Transition South, Another Wreck, a Different Beach

Friday was a transition day moving from the northern beaches around Corolla down south to Hatteras Island and our reservations in Buxton.
We started our morning with breakfast at the Hampton and got underway about 10:30 or so. We took the bypass until the KMart and then cut over to the beach road with plans to stop at the Croatan Surf Club in search of another wreck which sometimes appears on the beach there. We parked at the Albemarle Public Access and walked along the beach to the beach of the Croatan but found nothing to indicate our missing wreck. Sometimes the tide and erosion work for you, sometimes they don’t.
We moved on down the beach and through Nags Head to come out on Highway 12. Our next stop was the Bodie Island Light where renovations have recommenced after stopping last year when the NPS reached the extent of their budget.
Next stop was the top of the Bonner Bridge. Ongoing construction work there results is a section of one lane road on the aging span controlled by a temporary traffic light. Too early for our check-in, we meandered onto the Hatteras Deli for lunch. The fresh yellowfin tuna salad sandwich and the open faced “Matey” (thin sliced roast beef and melted cheese) were delicious and just right for lunch. Our next stop was a repeat visit to the beached wreck off Flambeau Rd.

Since we knew that driving on the beach was in our plans, we went to the ORV Permit office to pay our $50 for a weekly pass and view the 7 minute indoctrination film. The only folks there were the two NPS employees and us. One employee directed us to filling out the form, compared the registration and driver’s license and started the DVD player. She also escorted us into the third room where a second employee took our cash, printed a receipt and handed us our pass. He also instructed us to keep the paperwork in the vehicle.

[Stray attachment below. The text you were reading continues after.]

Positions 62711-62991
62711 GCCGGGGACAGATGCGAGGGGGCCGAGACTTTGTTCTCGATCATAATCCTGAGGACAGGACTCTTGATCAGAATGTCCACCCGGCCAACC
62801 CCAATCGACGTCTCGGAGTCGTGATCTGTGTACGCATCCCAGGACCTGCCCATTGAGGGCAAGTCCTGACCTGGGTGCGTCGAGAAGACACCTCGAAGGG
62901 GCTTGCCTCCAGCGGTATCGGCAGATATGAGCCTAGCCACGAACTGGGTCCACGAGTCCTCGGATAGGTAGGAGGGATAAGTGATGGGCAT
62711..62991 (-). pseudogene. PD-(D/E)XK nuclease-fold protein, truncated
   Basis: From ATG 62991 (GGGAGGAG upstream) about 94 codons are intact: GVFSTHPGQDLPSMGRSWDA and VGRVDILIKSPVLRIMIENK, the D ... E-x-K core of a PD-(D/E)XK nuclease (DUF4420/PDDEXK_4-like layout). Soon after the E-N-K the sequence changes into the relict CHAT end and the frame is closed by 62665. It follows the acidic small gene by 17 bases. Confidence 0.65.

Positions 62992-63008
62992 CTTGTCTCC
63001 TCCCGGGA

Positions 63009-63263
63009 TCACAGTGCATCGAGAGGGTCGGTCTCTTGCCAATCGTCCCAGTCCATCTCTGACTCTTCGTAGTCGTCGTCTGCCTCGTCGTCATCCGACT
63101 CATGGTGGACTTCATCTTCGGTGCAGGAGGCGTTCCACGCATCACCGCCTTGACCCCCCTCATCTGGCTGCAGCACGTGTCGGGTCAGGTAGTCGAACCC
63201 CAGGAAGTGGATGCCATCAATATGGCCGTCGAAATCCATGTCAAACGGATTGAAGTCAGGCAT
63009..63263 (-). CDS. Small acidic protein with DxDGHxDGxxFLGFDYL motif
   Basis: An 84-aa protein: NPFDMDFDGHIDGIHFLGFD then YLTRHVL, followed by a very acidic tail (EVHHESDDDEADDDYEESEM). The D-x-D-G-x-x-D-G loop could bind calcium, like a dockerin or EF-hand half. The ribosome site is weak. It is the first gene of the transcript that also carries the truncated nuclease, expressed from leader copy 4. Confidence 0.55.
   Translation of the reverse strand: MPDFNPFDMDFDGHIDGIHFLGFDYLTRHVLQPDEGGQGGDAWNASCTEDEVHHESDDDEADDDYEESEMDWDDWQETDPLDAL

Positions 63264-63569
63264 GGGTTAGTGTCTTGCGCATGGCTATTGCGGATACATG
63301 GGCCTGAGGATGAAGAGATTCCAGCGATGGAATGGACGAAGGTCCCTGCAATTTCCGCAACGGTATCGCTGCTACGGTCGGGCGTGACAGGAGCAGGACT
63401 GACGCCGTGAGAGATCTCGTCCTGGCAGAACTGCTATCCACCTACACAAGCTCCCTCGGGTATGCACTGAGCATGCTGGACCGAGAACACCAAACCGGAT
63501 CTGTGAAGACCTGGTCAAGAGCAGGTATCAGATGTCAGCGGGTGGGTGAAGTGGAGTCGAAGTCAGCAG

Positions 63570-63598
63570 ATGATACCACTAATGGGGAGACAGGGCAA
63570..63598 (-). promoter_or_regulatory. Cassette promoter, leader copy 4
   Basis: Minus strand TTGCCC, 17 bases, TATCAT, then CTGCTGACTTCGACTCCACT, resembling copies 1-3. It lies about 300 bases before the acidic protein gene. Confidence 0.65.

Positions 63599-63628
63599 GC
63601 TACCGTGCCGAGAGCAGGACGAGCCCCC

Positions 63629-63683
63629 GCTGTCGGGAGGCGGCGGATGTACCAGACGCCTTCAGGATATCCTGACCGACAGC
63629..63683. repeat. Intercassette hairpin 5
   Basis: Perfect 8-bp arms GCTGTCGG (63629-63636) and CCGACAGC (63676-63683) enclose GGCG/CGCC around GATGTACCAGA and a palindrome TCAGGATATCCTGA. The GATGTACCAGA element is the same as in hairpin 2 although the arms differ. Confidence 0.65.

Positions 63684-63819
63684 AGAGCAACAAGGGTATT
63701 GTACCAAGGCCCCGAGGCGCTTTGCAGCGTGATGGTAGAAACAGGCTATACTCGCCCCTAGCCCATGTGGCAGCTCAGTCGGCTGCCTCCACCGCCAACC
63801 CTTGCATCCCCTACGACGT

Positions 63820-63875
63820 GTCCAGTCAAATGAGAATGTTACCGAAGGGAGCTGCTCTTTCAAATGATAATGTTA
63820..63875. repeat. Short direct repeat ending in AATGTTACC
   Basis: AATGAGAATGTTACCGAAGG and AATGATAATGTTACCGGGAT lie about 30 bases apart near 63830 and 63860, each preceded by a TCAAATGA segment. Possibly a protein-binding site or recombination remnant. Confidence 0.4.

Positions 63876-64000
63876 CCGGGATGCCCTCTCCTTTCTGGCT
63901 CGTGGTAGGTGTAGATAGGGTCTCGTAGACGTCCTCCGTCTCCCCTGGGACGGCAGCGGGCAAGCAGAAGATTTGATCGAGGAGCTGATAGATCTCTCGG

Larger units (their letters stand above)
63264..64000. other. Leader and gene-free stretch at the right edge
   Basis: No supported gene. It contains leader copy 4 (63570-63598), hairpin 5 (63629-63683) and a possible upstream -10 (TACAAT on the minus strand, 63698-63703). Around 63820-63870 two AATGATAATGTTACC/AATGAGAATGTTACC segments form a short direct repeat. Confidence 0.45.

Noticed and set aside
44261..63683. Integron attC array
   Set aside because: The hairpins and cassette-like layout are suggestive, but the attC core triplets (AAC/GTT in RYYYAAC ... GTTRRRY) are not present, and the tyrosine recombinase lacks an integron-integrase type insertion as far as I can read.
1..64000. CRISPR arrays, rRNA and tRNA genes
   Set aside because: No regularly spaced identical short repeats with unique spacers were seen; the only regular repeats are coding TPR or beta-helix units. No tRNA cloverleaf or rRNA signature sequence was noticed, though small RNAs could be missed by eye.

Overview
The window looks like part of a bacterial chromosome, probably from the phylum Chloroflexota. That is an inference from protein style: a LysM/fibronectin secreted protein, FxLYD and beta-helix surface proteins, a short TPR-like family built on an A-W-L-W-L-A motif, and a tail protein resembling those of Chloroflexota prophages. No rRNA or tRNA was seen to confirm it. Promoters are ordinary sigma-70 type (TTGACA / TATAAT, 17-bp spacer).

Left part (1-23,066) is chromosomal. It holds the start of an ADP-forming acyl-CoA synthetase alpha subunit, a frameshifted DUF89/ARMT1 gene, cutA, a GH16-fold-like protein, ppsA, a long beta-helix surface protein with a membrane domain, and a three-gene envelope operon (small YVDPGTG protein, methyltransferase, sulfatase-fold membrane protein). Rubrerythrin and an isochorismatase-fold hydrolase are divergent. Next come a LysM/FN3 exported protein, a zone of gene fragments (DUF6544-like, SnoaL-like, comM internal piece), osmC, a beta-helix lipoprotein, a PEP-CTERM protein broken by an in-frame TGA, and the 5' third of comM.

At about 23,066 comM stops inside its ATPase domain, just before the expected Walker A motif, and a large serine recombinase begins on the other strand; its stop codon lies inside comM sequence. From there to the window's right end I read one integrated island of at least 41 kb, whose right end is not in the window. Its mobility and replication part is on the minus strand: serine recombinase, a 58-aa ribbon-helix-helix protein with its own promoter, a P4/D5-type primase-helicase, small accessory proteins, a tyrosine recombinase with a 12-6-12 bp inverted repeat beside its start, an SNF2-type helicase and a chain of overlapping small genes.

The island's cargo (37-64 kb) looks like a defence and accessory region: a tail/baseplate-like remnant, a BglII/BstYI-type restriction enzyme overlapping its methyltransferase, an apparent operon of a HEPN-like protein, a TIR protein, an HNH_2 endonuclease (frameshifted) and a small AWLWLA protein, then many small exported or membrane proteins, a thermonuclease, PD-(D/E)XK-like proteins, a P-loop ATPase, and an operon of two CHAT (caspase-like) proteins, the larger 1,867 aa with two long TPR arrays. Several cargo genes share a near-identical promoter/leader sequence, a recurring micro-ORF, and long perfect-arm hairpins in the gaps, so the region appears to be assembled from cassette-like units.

Next stop was the Hatteras Inn Buxton (formerly the Comfort Inn) to check in. Then we headed back to Coquina Beach (on the north side of Oregon Inlet) to try once again to find the wreck of the Laura Barnes. We had seen it in about 1996 when we visited and it was marked by the highway and was located between the double row of dunes and was largely visible. Nowadays, the dune line has shifted westward and a section about 3 feet in length is visible on the sea side of the first row of dunes. Maybe not an exciting find to others, but significant to us.

Dinner at Rusty’s was up next. We both had the bay scallops broiled. Betty had coleslaw and red potatoes, Keith had mashers and collards. A very tasty dinner indeed which left no room for dessert. Back to the room and settle in for the night.